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Selections: Works from Fine Arts Faculty

Custom9:30 AM – 4:30 PMNovember 6 – November 6, 2017

Selections: Works from Fine Arts Faculty

September 5–December 18, 2017
Reception, Tuesday October 3, 5–6:30 PM

Gallery Hours: Monday–Friday, 9:30 AM–4:30 PM

Selections features a collection of paintings from five faculty members in Pratt’s Fine Arts Department: Bill Carroll, Joe Fyfe, Jen Mazza, John O’Connor, and Jason Stopa.

There will be an artist’s reception on October 3, from 5–6:30 PM in the President’s Office Gallery, located on the first floor of the Main Building on Pratt’s Brooklyn Campus. Light refreshments will be served.

Selections will be on view through December 18, 2017.

Bill Carroll’s RED series are silhouettes of single buildings, derived from a decade’s worth of sketches that he composed while hiking through New York City. The paintings are concentrated images, pared down to the most essential visual information, organized and numbered. They capture the weight and presence of each building’s unique personality. Carroll is the Program Director of the Studio Program at the Elizabeth Foundation for the Arts. He has been involved with the New York art world for more than 25 years; prior positions include Dia Art Foundation, Brooklyn Museum, Gallery Director for Charles Cowles Gallery and Elizabeth Harris Gallery. He has lectured at the New York Foundation for the Arts, Bard College­­­­­­­, Cranbrook Academy of Art, F.I.T., New York University and School of Visual Arts. He received his B.F.A. from Pratt Institute and M.F.A. from Queens College.

Joe Fyfe is a painter and art critic, based in New York City. His paintings are deceptively simple. Using acrylic paint on primed burlap and jute, he limits his palette to a few colors in each work. His works have been exhibited in places as diverse as New York City, Philadelphia, Paris, and Hanoi. He was awarded a 2002 Adolph & Esther Gottlieb Foundation grant, and has received a Fu­­lbright Fellowship in addition to fellowships from the Provincetown Fine Arts Work Center, Yaddo, and MacDowell colonies. He received his B.F.A. from the University of the Arts.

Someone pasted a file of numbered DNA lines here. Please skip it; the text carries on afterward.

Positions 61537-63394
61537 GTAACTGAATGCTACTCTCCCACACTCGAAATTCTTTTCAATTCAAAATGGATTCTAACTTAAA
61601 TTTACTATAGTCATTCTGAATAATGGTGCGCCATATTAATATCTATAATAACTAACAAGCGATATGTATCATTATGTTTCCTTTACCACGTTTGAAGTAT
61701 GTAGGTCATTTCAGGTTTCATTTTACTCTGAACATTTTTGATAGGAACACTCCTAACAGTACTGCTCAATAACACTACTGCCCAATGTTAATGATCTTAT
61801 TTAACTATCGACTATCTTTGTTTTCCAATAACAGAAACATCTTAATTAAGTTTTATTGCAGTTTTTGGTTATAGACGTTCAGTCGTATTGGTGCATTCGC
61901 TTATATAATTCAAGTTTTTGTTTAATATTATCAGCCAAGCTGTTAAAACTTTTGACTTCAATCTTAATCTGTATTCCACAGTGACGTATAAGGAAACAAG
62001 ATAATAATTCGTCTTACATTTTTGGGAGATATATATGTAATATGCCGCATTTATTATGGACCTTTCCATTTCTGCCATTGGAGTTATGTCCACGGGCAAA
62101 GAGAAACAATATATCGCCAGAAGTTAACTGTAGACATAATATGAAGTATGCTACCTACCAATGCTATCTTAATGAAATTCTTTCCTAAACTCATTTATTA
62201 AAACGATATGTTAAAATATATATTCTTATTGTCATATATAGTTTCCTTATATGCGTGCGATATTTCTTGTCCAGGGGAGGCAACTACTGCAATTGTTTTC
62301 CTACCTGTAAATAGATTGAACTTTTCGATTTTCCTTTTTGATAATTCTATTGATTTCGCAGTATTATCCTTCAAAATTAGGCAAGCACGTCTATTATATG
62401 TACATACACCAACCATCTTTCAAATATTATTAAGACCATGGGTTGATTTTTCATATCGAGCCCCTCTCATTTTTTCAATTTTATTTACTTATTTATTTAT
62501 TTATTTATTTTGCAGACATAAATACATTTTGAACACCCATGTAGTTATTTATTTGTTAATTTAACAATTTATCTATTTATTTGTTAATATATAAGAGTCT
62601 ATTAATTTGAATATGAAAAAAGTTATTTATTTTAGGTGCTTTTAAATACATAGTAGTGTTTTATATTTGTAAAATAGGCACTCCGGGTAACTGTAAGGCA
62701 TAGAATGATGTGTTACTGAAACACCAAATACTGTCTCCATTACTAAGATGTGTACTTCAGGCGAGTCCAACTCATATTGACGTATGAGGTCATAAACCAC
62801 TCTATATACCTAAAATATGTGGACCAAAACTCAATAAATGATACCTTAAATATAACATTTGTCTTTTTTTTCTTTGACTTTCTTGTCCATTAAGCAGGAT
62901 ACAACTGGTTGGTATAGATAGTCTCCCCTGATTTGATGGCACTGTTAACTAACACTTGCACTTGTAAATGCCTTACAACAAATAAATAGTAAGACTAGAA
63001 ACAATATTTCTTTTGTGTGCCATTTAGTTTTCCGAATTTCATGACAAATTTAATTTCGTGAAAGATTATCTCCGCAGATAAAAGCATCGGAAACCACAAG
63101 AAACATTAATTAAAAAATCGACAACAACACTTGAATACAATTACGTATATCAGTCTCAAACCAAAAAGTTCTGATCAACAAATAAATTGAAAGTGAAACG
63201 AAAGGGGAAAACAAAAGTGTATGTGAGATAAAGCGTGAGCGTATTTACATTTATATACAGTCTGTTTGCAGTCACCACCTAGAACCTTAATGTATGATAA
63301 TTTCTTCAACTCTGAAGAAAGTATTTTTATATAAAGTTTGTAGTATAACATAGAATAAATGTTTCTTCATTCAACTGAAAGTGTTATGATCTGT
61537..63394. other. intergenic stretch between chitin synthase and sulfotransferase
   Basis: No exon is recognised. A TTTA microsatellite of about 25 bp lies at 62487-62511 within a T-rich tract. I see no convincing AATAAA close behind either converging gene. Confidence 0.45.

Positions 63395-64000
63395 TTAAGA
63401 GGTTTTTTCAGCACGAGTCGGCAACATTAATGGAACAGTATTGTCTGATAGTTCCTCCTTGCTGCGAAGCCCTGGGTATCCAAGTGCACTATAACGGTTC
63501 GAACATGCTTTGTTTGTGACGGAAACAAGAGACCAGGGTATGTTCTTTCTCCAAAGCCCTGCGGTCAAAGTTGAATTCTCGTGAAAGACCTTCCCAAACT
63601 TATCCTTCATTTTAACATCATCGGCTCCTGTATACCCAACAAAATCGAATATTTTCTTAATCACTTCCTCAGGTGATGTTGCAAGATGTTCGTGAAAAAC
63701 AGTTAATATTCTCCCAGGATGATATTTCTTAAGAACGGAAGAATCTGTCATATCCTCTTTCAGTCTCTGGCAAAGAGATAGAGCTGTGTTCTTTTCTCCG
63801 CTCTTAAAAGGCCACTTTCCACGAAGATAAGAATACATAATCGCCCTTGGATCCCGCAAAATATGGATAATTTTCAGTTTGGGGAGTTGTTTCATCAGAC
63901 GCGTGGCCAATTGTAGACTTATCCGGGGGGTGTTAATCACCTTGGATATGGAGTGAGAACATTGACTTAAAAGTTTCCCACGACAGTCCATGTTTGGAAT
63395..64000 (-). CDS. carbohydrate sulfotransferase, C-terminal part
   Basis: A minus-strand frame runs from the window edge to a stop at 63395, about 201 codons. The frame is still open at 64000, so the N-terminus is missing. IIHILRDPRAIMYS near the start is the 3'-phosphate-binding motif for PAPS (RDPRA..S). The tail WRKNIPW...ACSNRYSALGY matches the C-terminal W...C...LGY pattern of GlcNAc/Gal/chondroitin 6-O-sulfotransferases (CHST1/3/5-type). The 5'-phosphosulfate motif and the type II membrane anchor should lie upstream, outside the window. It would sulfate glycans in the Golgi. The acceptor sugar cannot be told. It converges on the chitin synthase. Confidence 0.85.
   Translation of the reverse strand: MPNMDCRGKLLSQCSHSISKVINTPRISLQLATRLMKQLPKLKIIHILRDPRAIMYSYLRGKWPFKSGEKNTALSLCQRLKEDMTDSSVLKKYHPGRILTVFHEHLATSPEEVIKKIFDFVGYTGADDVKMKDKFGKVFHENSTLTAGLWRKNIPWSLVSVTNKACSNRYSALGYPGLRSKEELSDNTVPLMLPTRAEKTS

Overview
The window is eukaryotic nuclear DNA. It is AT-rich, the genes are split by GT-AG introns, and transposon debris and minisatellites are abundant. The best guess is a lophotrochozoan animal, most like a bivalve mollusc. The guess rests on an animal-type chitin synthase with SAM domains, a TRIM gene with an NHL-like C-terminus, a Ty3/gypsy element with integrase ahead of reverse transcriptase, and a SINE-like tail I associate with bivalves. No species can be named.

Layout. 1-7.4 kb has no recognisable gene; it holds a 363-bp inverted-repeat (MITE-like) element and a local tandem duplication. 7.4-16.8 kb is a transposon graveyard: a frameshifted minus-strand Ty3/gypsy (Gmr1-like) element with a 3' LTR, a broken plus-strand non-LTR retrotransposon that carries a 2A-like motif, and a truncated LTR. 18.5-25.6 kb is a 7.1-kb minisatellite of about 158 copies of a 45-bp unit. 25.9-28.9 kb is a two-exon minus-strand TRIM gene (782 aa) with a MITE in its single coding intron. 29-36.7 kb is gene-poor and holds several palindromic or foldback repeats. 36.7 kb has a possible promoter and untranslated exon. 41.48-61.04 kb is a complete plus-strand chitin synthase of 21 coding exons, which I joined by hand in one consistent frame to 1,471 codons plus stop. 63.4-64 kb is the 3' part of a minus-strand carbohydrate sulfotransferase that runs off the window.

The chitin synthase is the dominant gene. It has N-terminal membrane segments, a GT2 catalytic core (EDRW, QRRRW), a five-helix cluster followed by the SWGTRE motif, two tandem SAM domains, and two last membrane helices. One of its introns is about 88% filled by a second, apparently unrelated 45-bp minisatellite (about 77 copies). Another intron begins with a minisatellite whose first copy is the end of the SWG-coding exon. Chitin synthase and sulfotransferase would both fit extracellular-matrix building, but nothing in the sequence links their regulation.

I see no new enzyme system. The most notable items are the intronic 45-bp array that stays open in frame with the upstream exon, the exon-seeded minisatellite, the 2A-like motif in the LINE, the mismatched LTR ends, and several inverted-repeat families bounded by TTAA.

Jen Mazza’s recent paintings translate between the digital/machine-made and the artist-made. She engages with the idea that a painting is a machine: both object and system, at once receptive and productive. In each painting there is an apparent dualism between the hand and the machine: from her painterly negotiation of traces of the machine, the flaws in the images she references, to the tight brushwork in the utility patterns turned wall-paper. Significant awards include residencies at Yaddo, the Virginia Center for the Creative Arts, Blue Mountain Center, and the Jentel Foundation. Mazza received her B.A. in Visual Art and Spanish Literature from Mary Washington College in Fredericksburg, Virginia, and an M.F.A. in Visual Art from Mason Gross School of the Arts at Rutgers University.

John O’Connor develops his drawings through idiosyncratic systems, making visual what is ordinarily invisible. He begins each drawing with a subject of interest and through haphazard research collects data and begins to experiment with it. He completes one part of the drawing, responds to what he’s put down in a Rube Goldbergian way, and continues until the drawing is complete. Chance is an important element of the process, eliminating a purely aesthetic and personal approach. He received his M.F.A. from Pratt Institute, and is represented by Pierogi Gallery, New York.

Jason Stopa is a painter and writer who lives and works in Brooklyn, NY. His work has been reviewed in BlackBook and Interview Magazine. Stopa is a contributing writer to Art in America, The Brooklyn Rail, and Whitewall Magazine. He received his M.F.A. from Pratt Institute in 2010.